[PD] OOP practices in Pure Data
abel.jerome at free.fr
abel.jerome at free.fr
Thu Dec 1 00:37:14 CET 2011
> So are you really commenting about OOP techniques, or are you commenting
> about programming conventions of all kinds ?
In fact, it's a mix of practices. The purpose is to find words to describe my practice and find what is common to be a "good" patching style. Anyone making a library of abstractions is trying to make common rules. It's easier to understand, maintain, share, etc. A good example is this work : https://github.com/danomatika/rc-patches
> How do you justify that $0- variables are like the «private» keyword in OOP ?
It makes sense for me to use $0- variables inside an abstraction like private one.
Of course, I know that it is possible to send a message outside this scope.
However, it seems useful to separate variables.
> Why are the three parts of your MVC design patterns not matching the Model/View/Controller separation that gave the name to MVC ?
Because, like you see, it's not really a MVC design. It is more like an inspiration to design a patching architecture.
The model could be : PROCESSING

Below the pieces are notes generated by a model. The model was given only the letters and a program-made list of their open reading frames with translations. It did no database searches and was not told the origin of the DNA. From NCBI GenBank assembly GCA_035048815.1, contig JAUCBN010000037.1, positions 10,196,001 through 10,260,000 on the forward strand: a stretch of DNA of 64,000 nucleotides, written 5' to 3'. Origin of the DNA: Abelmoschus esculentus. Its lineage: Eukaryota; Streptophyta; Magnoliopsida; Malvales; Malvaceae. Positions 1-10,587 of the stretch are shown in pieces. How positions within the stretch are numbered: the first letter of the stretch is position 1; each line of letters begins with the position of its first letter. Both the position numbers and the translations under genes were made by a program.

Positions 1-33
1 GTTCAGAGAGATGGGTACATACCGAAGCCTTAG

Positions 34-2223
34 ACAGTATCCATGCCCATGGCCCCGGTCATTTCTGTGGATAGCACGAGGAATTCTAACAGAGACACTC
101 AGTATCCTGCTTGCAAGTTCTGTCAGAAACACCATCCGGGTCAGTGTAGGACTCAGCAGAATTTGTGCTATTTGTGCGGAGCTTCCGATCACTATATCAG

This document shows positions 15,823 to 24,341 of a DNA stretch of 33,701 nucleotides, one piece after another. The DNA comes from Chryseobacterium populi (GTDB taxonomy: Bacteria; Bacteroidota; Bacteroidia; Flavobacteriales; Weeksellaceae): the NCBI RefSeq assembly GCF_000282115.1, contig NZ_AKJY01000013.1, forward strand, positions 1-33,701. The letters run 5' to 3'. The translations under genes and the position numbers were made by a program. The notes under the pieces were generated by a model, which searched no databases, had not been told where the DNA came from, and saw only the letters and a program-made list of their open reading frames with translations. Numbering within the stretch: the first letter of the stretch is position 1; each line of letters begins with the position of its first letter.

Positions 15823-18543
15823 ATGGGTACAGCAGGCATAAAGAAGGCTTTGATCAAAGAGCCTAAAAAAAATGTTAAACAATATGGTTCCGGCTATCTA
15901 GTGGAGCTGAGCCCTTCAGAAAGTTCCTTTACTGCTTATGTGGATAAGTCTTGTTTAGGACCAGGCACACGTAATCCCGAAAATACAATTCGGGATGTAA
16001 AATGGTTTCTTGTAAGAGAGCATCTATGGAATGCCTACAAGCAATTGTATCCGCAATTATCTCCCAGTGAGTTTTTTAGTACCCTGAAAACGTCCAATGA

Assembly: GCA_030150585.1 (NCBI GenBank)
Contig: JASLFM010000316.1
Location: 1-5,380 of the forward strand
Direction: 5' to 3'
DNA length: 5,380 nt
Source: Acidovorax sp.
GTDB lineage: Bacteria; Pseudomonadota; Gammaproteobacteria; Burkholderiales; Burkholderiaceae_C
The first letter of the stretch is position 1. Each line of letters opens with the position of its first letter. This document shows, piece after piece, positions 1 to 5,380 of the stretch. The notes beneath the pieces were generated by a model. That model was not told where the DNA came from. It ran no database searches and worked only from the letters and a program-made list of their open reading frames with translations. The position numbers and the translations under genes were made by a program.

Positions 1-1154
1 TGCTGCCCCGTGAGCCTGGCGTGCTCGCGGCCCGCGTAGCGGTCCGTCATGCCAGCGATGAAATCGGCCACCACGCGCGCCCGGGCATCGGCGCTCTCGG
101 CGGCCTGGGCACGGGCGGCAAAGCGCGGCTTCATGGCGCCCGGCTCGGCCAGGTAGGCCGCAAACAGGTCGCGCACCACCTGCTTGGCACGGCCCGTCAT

The view/controller : GUI
An extern controller : commands from outside ?
> Why would .h files and/or class interfaces, be considered as one of the three parts of MVC ?
I think it is closer to the class separation between interface (.h) and implementation (.cpp) than MVC.
> Why don't you distinguish between messages, selectors and methods, in your naming ?
Naming of variables ? like m_fVolume for a private variable with a float type ?
At this level, if I distinguish between variables and methods here, it seems not very useful.
It is just setter methods. It could be :
[route setVolume setFrequency] : setter methods
[send $0-volumeIn] : variable is updated
> Why do you make a subpatch for communication and then use named send/receives inside
> of it to send to other subpatches ? What do you gain from this ?
It's a balance. Separate processing and communication is clearer for me than putting all together.
> Why do you join [initbang] and [loadbang] together as a single [r
> $0-loadbang] that receives _two_ bangs per object-setup ?
That's a mistake, indeed. I use to work with dynamic patching, it's a stupid reaction.
> What are the things that we are supposed to learn from that document ?
Is it useful to share thoughts with people ?
I learn about your paper "A Type Theory for the Documentation of Pure Data" and fix a mistake.
More information about the Pd-list